Loving, loyal, and always looking to have a good time, a dog is a great companion and a great way to teach your kids about responsibility. Part of that responsibility, however, is in getting both your dog and your children adjusted to each other. To help you out, we've put together a few basic tips on how to help your dog bond with your children.
Involve Children in Their Care
One of the best ways to get your dog to trust someone is by having that person care for them. Even if only once a week, having your kids take charge of something like feeding routines builds trust in your dog, teaching it to associate good things with the person providing the care. According to the Sequoia Humane Society, it's also a fine way to teach your kids about responsibility. In this case, neglecting their duties has a real consequence for a creature they're fond of.
Teach Children When to Leave Them Alone
As important as play and care are in bonding a dog to people, it's equally important for those people to learn when to leave a dog alone. Something many children struggle with is the idea that dogs have their own wants and needs. The dog may not always be ready to play, especially if it is older. According to Dolman Law, children should give the dog space when the dog is eating or sleeping, sometimes even when it is playing with a toy. Additionally, if a dog has gone off somewhere on its own and moves away when approached, it likely wants to rest and isn't in the mood for human interaction.
Reinforce Good Behavior
According to Victoria Stilwell, positive reinforcement does wonders in setting a pattern. This is true for both the dog and the kids. Reinforcing good behavior from both of them makes for an easy way to get them to play well together. If a dog gets treats and fun out of behaving well with children, they'll continue to do so. Likewise, kids who are told they're doing well and given a treat of their own will handle dogs with consideration. It's a simple way to reinforce good behavior all around.
A dog can fulfill a family, but there's a lot of responsibility involved in properly adapting the family to the dog. If you're considering getting a new pet, try these three techniques for helping your dog bond with your kids. Before you know it, your dog will feel like part of the family.
Want more tips and tricks for your family pet? Check out more of our articles here!
While traditional academics are an important component of a child’s education and development, not all lessons can be taught in the classroom. Teaching children skills for life often starts at home. You can create an environment for your children that encourages independent thinking with these ideas.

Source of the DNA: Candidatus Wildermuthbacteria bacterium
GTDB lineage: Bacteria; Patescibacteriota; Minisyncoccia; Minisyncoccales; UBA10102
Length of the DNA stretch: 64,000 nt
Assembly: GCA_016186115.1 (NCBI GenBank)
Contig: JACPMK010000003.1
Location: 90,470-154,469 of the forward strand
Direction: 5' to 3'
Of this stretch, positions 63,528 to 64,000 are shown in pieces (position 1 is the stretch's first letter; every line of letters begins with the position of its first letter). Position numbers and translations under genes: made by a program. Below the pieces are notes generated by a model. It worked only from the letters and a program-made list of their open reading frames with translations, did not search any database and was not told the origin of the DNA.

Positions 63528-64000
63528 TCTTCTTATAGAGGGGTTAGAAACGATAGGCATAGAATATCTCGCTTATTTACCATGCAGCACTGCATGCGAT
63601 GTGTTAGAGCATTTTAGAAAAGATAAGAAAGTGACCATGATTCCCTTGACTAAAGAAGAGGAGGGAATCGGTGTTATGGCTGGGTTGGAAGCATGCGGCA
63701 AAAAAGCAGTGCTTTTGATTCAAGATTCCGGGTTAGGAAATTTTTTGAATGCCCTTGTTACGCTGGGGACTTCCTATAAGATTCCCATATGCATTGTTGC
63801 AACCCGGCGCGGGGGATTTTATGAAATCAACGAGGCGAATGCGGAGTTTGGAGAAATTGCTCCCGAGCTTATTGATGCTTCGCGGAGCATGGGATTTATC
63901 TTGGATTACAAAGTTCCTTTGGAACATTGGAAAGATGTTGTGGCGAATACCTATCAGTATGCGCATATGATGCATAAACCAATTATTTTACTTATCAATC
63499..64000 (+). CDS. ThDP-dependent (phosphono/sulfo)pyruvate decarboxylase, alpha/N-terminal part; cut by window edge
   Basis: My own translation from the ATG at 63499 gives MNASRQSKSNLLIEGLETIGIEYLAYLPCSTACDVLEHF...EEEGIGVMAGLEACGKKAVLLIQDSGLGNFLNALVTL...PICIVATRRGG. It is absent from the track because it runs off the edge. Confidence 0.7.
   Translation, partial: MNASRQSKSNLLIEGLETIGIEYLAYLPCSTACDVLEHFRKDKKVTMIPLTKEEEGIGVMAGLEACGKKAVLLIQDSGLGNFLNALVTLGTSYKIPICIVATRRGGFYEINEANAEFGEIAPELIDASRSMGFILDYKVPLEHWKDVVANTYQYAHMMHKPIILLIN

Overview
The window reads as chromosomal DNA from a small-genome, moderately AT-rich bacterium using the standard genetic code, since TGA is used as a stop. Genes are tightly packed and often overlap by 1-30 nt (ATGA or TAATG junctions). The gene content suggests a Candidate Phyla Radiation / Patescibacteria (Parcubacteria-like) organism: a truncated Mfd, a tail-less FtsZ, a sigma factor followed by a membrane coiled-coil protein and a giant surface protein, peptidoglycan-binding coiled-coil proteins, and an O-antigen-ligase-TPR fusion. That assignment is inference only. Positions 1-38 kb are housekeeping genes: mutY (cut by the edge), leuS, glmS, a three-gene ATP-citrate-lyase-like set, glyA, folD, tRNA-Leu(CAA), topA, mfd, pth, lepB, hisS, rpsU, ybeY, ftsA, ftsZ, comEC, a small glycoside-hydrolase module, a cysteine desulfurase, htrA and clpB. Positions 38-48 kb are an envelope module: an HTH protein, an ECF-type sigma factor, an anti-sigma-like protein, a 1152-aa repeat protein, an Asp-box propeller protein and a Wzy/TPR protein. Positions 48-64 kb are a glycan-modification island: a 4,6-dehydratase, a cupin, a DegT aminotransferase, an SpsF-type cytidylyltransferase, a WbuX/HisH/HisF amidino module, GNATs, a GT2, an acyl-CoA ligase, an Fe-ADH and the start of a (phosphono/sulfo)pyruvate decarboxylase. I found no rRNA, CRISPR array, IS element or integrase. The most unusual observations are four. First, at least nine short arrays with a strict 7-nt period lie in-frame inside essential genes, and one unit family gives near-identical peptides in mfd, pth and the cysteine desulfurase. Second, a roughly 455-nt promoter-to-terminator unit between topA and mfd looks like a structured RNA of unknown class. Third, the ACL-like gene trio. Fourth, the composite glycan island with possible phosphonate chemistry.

Empower Back-to-School Independence
(Family Features) While traditional academics are an important component of a child’s education and development, not all lessons can be taught in the classroom. Teaching children skills for life often starts at home. With school back in session, it’s important to take advantage of learning opportunities for your children and encourage their independence.
Responsibility, confidence and independence are traits many parents strive to teach their children that can guide them through obstacles even after they are grown. You can create an environment for your children that encourages independent thinking with these ideas:
Encourage effort. Not every pursuit ends in success and children need to know that it’s OK to fail sometimes. Celebrating the journey and reinforcing the benefits of an experience are important ways to encourage effort that doesn’t reach the desired outcome. For example, a T-ball game that ends in a loss might be followed with a conversation about what your little player learned and what play he or she was most proud of. This is an opportunity to promote the value of practicing to develop skills and learn new things.
Acknowledge accomplishments. When your child achieves a goal, it brings numerous teachable opportunities. One, of course, is the joy of victory and the sense of pride and accomplishment it brings. Rewarding milestones gives added meaning and incentive for children to strive toward their goals.
Create fun learning opportunities. Some of the most unexpected learning opportunities turn out to be the most memorable. For example, you can make oral hygiene fun and educational for your kids by allowing them to become the coach of family brush time. One way to make brush time fun is with the Colgate Kids Interactive Powered Toothbrush, which encourages children to gain independence every time they brush with the help of their favorite characters’ voices. Available in Minions and Teenage Mutant Ninja Turtles, this toothbrush teaches children when and where to brush, and congratulates them when they finish brushing for the dentist-recommended two minutes. Find more information at Colgate.com/kids.
Set high expectations. Children are generally eager to please and strive toward the level of expectations that are set for them. Every child is different, but always set the bar high. Setting expectations slightly over a child’s comfort zone is one way to encourage children to challenge themselves and try new things.
Give more responsibilities. Parents often strive to instill independence in their children so that they are eager to do things on their own. Giving responsibilities, such as household chores, is a practical way to show kids how to develop the skills they need to get a job done. For example, a young child may be able to help his or her parents fold clean clothes, but not yet be old enough to operate the washing machine or dryer. Fast-forward and soon the same child is able to do that chore “all by himself.”
Although parenting brings plenty of opportunities to nurture and protect, it also offers the chance to guide children in developing the traits they need to become independent, successful adults.SOURCE:
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